Some really good stuff to know!
Here is a common scenario in the church accounting world:
Say a church board decides they want to pay all the staff a bonus.
The pastor directs the church bookkeeper to issue bonus checks. The bookkeeper enters and issues the checks through the churches accounting software using the accounts payable module.
Makes sense because it is an expense, right?
This is actually a very common accounting mistake.
All employee compensation must be processed as payroll, not as an expense in AP.
Compensations run through AP are not calculated as income and create issues with tax reporting.
Imagine finding out that your W-2 was incorrect, and you hadn’t reported all your taxable income?
Imagine if it was the IRS that was telling you so!
Here are some of the most common compensations we see this issue with:
Bonuses (especially Christmas!)
Pay raises and back pay.
Payment for unused time, like vacations or sick days.
What about reimbursements? They are not compensation. You are returning funds that the employee has basically “lent” to the church. Process them through AP unless you can post as a non-taxable reimbursement in payroll.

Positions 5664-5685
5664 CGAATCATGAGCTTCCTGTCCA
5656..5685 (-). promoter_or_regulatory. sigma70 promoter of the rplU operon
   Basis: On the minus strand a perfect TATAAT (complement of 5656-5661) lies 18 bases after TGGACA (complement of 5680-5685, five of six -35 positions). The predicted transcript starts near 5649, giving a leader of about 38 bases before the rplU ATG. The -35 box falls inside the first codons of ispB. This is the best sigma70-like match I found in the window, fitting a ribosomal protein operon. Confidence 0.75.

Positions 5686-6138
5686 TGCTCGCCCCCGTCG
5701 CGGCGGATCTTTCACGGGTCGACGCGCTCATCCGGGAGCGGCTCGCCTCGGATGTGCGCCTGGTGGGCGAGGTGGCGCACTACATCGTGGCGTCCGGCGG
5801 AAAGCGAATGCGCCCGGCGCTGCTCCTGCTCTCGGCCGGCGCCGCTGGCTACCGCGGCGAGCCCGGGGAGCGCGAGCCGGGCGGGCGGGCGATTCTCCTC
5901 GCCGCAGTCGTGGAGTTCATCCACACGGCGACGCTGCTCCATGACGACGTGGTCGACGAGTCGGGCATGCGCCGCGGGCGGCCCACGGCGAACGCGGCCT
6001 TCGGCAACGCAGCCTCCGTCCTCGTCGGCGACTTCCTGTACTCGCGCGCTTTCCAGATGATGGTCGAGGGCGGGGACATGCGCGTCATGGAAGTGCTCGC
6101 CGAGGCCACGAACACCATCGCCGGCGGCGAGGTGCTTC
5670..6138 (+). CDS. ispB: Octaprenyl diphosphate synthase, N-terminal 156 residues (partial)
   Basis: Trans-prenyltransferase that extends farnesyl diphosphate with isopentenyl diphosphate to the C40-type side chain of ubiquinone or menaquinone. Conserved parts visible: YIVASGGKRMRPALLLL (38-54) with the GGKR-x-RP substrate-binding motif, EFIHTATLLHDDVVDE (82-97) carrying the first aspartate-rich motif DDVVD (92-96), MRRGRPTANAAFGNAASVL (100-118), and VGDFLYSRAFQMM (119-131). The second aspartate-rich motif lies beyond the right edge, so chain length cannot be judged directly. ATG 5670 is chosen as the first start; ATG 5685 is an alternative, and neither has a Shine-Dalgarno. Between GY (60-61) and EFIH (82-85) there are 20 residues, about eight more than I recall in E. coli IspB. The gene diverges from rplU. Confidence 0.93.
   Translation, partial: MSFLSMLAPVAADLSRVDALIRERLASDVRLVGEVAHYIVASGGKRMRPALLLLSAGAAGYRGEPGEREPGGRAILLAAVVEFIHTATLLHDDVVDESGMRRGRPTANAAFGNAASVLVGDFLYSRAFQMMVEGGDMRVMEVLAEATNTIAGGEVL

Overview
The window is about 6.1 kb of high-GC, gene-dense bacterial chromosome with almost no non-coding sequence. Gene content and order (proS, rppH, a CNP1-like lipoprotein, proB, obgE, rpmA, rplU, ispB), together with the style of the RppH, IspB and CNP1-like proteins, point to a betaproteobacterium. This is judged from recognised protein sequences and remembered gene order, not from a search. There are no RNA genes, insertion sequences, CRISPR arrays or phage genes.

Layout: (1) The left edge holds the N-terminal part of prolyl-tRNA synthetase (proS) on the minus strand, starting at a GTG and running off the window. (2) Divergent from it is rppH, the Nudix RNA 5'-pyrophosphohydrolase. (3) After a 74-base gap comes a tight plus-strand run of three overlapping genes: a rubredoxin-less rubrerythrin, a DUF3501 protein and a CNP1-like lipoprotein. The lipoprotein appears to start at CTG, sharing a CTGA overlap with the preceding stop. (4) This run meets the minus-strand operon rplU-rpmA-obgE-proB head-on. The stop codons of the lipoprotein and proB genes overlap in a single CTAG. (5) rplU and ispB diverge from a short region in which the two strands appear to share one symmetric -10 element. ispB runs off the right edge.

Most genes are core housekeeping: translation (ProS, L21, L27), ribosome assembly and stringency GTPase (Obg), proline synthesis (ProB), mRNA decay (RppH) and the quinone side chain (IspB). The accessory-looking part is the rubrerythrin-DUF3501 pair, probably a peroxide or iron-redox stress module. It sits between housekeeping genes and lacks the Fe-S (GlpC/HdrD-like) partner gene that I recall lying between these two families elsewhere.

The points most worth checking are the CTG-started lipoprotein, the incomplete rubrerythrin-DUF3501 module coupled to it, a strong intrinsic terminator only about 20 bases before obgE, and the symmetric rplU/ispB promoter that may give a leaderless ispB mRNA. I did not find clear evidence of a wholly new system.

Just remember, all pay is payroll! Enter it in payroll!
Not sure? Give us a call!
Do churches need to provide 1099 forms for non-employees?
The 1099-NEC is a specific type of Form 1099 used to report nonemployee compensation. It is important for churches who pay independent contractors or freelancers for their services. This includes guest speakers and staff who receive stipends.
Here are some key points about the 1099-NEC:
Nonemployee Compensation: The 1099-NEC is used to report payments of $600 or more made to individuals who are not employees. This typically includes payments to freelancers, independent contractors, and other service providers.
Filing Threshold: If you pay an individual or unincorporated business $600 or more in nonemployee compensation during the tax year, you are required to file a 1099-NEC for that payee.
Timing: The deadline for providing the recipient with a copy of the 1099-NEC and filing with the IRS is generally January 31st of the year following the tax year in which the payments were made. For example, for payments made in 2022, the deadline is January 31, 2023.
Separate from 1099-MISC: Prior to the reintroduction of the 1099-NEC, nonemployee compensation was reported on Form 1099-MISC. However, starting with the 2020 tax year, the IRS reinstated the 1099-NEC specifically for reporting nonemployee compensation, and Form 1099-MISC is used for other types of payments.
If you have paid independent contractors or freelancers and meet the filing threshold, it's important to issue a 1099-NEC to report those payments. Failure to do so could result in penalties. As tax regulations can change, it's advisable to check the latest IRS guidelines or consult with a tax professional for the most up-to-date information.
Not sure? Call YCA for help!!